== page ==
The Yen-Mullins model, also known as the modified Yen model, specifies the predominant molecular and colloidal structure of asphaltenes in crude oils and laboratory solvents and consists of the following: The most probable asphaltene molecular weight is ∼750 g/mol, with the island molecular architecture dominant. At sufficient concentration, asphaltene molecules form nanoaggregates with an aggregation number less than 10. At higher concentrations, nanoaggregates form clusters again with small aggregation numbers. The Yen-Mullins model is consistent with numerous molecular and colloidal studies employing a broad array of methodologies. Moreover, the Yen-Mullins model provides a foundation for the development of the first asphaltene equation of state for predicting asphaltene gradients in oil reservoirs, the Flory-Huggins-Zuo equation of state (FHZ EoS). In turn, the FHZ EoS has proven applicability in oil reservoirs containing condensates, black oils, and heavy oils. While the development of the Yen-Mullins model was founded on a very large number of studies, it nevertheless remains essential to validate consistency of this model with important new data streams in asphaltene science. In this paper, we review recent advances in asphaltene science that address all critical aspects of the Yen-Mullins model, especially molecular architecture and characteristics of asphaltene nanoaggregates and clusters. Important new studies are shown to be consistent with the Yen-Mullins model. Wide ranging studies with direct interrogation of the Yen-Mullins model include detailed molecular decomposition analyses, optical measurements coupled with molecular orbital calculations, nuclear magnetic resonance (NMR) spectroscopy, centrifugation, direct-current (DC) conductivity, interfacial studies, small-angle neutron scattering (SANS), and small-angle X-ray scattering (SAXS), as well as oilfield studies. In all cases, the Yen-Mullins model is proven to be at least consistent if not valid. In addition, several studies previously viewed as potentially inconsistent with the Yen-Mullins model are now largely resolved. Moreover, oilfield studies using the Yen-Mullins model in the FHZ EoS are greatly improving the understanding of many reservoir concerns, such as reservoir connectivity, heavy oil gradients, tar mat formation, and disequilibrium. The simple yet powerful advances codified in the Yen-Mullins model especially with the FHZ EoS provide a framework for future studies in asphaltene science, petroleum science, and reservoir studies.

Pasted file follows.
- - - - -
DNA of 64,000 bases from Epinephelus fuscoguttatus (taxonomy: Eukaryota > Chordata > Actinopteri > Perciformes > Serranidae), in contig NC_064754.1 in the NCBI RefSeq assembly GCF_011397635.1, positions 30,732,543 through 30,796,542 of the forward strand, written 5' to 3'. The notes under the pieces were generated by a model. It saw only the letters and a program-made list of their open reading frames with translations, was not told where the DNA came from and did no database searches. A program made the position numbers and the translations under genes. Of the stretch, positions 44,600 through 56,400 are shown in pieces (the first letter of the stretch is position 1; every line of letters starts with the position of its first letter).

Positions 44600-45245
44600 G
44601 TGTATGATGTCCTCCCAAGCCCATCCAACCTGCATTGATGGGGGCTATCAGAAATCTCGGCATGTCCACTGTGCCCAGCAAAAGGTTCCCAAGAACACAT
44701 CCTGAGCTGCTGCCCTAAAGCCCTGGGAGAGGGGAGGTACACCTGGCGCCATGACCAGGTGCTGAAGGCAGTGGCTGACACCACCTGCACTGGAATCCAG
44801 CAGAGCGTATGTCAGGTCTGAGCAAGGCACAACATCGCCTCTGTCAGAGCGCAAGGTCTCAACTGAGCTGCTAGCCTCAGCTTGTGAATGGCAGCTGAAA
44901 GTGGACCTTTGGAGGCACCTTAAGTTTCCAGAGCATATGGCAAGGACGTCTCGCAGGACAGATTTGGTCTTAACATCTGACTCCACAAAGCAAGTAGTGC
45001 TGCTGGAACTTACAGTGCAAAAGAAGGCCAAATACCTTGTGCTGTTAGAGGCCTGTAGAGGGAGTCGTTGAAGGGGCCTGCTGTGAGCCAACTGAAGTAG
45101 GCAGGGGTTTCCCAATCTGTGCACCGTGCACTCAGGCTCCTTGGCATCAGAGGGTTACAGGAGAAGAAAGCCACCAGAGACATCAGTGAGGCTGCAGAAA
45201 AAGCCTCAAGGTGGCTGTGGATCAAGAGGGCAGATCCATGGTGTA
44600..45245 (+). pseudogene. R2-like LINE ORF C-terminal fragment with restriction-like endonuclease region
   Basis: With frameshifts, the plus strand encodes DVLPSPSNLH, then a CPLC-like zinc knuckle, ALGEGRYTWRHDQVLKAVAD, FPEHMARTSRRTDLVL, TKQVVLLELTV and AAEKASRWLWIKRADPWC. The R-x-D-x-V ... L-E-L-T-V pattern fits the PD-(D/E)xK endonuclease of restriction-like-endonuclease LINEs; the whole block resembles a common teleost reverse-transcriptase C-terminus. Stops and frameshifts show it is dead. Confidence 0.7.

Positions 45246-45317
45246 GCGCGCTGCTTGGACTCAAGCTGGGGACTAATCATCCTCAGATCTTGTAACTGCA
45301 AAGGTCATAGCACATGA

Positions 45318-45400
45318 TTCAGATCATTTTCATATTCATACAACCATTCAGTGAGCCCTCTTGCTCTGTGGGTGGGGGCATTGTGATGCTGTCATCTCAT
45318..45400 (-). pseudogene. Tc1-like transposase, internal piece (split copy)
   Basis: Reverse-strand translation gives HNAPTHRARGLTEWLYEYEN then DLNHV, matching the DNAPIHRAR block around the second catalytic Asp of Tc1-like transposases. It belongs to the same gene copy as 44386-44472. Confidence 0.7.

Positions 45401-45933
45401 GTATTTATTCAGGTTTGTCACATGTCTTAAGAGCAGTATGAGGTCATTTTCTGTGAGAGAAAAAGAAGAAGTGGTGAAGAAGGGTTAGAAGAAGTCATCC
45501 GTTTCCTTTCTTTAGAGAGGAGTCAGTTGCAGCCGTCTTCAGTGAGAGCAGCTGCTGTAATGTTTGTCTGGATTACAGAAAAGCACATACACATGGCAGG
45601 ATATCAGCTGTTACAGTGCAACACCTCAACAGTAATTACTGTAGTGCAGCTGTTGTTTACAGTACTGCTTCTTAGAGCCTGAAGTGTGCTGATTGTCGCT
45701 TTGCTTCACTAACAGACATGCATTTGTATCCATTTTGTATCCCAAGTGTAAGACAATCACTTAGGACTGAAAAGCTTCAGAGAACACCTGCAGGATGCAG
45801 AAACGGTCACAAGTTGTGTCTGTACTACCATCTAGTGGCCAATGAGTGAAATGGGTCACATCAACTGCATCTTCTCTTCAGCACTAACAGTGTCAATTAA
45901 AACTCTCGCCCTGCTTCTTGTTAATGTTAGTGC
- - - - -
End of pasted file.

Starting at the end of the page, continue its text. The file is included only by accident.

ASJC Scopus subject areas
- Chemical Engineering(all)
- Fuel Technology
- Energy Engineering and Power Technology